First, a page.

Throughout the journey, this man was talking to his restless dog. Consequently, they missed their intended stop, prolonging the discomforting situation. What exacerbated my unease was when, before exiting, the man directed a vulgar gesture towards me with his hand. I couldn't shake off the fear that he might unleash the dog on me.

This incident left me deeply unsettled, reflecting on how some individuals exploit animals as weapons to intimidate others, masquerading it as pet ownership. Dogs like Bull Terrier, in such circumstances, cease to be companions but become potential threats. It's alarming how someone visibly unfit to handle such responsibility is permitted to possess and wield control over such a wild animal. 

I already called my friend to stay on the phone with me, and after I got off the train, she made a reassuring statement. She said, "Your angels will not let the dog bite you." I found comfort in her words  as I walked home.

The other day at the train station, I sat down waiting for the train when a teenager started vaping near me. I politely asked him to refrain from smoking close to me. He moved to the next seat.

What frustrated me even more was the blatant disregard for the "no smoking or vaping" signs, wondering why such behavior is overlooked by those monitoring the cameras. It's disheartening.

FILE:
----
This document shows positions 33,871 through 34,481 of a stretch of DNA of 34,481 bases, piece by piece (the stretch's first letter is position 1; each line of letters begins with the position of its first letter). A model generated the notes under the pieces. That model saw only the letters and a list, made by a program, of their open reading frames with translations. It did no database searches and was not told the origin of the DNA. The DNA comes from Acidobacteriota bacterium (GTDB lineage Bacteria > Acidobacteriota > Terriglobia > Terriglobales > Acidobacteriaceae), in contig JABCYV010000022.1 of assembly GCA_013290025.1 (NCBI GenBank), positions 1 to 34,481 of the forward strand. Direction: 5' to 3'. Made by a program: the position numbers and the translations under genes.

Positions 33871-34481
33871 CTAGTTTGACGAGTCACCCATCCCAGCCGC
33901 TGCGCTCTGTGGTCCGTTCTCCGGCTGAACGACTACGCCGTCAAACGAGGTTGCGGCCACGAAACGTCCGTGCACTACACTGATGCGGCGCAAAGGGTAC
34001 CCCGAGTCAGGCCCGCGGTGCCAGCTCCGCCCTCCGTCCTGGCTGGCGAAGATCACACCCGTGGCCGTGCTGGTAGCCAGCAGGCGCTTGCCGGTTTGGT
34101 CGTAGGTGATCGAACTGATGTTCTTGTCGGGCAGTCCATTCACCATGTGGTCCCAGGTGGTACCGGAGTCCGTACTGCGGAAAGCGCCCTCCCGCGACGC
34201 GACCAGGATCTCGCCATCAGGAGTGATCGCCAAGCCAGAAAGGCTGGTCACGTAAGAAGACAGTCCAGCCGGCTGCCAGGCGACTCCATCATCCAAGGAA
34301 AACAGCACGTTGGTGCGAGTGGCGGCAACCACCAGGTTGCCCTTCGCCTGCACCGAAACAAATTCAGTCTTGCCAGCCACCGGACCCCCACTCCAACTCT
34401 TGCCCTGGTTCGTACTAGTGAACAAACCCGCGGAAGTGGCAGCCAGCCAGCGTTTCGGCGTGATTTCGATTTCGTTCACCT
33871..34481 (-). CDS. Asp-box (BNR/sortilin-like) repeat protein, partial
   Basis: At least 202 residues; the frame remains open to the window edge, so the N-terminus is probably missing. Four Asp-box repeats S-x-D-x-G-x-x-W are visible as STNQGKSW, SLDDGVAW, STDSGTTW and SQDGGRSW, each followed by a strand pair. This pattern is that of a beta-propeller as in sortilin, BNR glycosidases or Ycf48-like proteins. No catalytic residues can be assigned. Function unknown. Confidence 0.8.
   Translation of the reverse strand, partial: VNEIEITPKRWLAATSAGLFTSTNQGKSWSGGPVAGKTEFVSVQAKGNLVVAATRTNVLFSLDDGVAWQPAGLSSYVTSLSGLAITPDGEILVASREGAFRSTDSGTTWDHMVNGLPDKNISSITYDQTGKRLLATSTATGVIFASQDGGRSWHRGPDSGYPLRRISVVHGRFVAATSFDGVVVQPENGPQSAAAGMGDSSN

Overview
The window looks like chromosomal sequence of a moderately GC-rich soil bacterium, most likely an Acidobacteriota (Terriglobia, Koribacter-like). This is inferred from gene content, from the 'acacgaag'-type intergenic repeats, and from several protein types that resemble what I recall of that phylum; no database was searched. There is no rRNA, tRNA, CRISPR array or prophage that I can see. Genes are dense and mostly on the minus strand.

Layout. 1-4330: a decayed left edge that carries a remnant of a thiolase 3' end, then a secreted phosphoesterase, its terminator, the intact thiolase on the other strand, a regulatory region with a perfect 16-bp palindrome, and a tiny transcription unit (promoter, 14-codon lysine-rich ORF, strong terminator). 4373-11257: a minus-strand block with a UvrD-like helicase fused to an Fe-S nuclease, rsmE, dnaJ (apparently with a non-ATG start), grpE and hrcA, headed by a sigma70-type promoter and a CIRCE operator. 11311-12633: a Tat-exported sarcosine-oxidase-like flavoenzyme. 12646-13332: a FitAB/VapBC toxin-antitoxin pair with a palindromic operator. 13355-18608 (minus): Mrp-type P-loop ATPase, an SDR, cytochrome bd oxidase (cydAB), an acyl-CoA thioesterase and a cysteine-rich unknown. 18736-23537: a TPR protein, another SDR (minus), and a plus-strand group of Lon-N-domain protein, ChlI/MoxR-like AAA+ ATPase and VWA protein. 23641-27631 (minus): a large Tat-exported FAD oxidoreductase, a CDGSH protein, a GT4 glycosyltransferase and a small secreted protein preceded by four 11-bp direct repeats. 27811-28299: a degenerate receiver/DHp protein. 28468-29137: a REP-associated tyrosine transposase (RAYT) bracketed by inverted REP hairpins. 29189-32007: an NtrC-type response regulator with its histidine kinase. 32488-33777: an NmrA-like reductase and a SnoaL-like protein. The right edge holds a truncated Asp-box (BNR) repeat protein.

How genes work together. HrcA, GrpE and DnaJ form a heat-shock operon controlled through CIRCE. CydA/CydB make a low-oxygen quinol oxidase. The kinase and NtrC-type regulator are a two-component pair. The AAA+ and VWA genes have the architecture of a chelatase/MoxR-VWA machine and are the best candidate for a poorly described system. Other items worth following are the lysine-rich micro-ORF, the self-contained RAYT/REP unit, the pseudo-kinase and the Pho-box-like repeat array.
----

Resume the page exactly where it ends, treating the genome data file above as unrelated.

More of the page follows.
On another occasion, as I was about to board the train, I encountered a situation that deeply unsettled me. A girl struggled to control a large pit bull, which attempted to grab the bag I was holding. This incident left me feeling frightened and angry, casting a shadow over my day.

I've never been fond of dogs, stemming from childhood experiences where I was chased by them. The fear intensified when a neighbor's daughter was injured in a similar incident. Pit bulls, in particular, evoke fear due to reports of aggression and attacks.

On Saturday, TMZ reported that a man died after a pit bull attack at his home, enduring a slow and painful final few minutes of life as he was mauled by his own canines, according to officials.

Irvine Times also shared footage depicting a disturbance and a dog-on-dog attack on High Street. The distressing video shows what appears to be an XL Bully-type dog attacking another dog, biting its neck.

The BBC news reported a separate incident where a family dog bit a teenage girl on the leg at home in Darfield, Barnsley. The 17-year-old suffered deep wounds and was subsequently taken to the hospital for treatment.

CBS News reported that a tragic incident occurred in Connecticut, where a 1-year-old boy lost his life after being bitten by a dog. This heartbreaking event marks the second fatality of a young child due to a dog attack in the United States this week.